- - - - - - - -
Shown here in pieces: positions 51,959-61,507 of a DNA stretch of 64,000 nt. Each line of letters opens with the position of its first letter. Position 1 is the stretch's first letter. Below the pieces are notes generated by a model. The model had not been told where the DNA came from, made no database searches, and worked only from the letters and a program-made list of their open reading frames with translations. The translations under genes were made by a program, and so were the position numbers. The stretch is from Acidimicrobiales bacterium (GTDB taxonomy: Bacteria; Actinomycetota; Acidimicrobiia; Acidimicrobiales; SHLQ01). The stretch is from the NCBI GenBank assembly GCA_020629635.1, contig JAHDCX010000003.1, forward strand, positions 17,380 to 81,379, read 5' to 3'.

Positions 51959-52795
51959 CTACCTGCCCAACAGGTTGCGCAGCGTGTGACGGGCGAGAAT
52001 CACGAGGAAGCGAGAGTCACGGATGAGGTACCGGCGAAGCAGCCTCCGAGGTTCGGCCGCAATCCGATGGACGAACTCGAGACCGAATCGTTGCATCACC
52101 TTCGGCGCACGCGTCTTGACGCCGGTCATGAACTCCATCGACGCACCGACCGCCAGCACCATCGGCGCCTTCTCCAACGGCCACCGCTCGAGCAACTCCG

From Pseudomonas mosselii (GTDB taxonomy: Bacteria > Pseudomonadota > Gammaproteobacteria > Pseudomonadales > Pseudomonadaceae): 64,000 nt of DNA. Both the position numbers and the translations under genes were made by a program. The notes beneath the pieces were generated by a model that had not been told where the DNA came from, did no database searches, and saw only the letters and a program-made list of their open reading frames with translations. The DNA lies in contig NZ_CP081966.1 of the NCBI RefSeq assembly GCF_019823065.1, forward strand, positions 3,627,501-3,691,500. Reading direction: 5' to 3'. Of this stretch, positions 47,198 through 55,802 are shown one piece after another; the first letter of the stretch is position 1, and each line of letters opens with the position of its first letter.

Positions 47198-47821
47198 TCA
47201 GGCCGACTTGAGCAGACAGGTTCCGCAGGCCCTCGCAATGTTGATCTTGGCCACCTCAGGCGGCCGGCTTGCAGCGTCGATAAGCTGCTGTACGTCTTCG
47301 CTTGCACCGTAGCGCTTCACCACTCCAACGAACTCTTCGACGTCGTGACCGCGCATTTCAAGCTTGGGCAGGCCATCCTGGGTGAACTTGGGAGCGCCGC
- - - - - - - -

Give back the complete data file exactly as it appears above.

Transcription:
Shown here in pieces: positions 51,959-61,507 of a DNA stretch of 64,000 nt. Each line of letters opens with the position of its first letter. Position 1 is the stretch's first letter. Below the pieces are notes generated by a model. The model had not been told where the DNA came from, made no database searches, and worked only from the letters and a program-made list of their open reading frames with translations. The translations under genes were made by a program, and so were the position numbers. The stretch is from Acidimicrobiales bacterium (GTDB taxonomy: Bacteria; Actinomycetota; Acidimicrobiia; Acidimicrobiales; SHLQ01). The stretch is from the NCBI GenBank assembly GCA_020629635.1, contig JAHDCX010000003.1, forward strand, positions 17,380 to 81,379, read 5' to 3'.

Positions 51959-52795
51959 CTACCTGCCCAACAGGTTGCGCAGCGTGTGACGGGCGAGAAT
52001 CACGAGGAAGCGAGAGTCACGGATGAGGTACCGGCGAAGCAGCCTCCGAGGTTCGGCCGCAATCCGATGGACGAACTCGAGACCGAATCGTTGCATCACC
52101 TTCGGCGCACGCGTCTTGACGCCGGTCATGAACTCCATCGACGCACCGACCGCCAGCACCATCGGCGCCTTCTCCAACGGCCACCGCTCGAGCAACTCCG

From Pseudomonas mosselii (GTDB taxonomy: Bacteria > Pseudomonadota > Gammaproteobacteria > Pseudomonadales > Pseudomonadaceae): 64,000 nt of DNA. Both the position numbers and the translations under genes were made by a program. The notes beneath the pieces were generated by a model that had not been told where the DNA came from, did no database searches, and saw only the letters and a program-made list of their open reading frames with translations. The DNA lies in contig NZ_CP081966.1 of the NCBI RefSeq assembly GCF_019823065.1, forward strand, positions 3,627,501-3,691,500. Reading direction: 5' to 3'. Of this stretch, positions 47,198 through 55,802 are shown one piece after another; the first letter of the stretch is position 1, and each line of letters opens with the position of its first letter.

Positions 47198-47821
47198 TCA
47201 GGCCGACTTGAGCAGACAGGTTCCGCAGGCCCTCGCAATGTTGATCTTGGCCACCTCAGGCGGCCGGCTTGCAGCGTCGATAAGCTGCTGTACGTCTTCG
47301 CTTGCACCGTAGCGCTTCACCACTCCAACGAACTCTTCGACGTCGTGACCGCGCATTTCAAGCTTGGGCAGGCCATCCTGGGTGAACTTGGGAGCGCCGC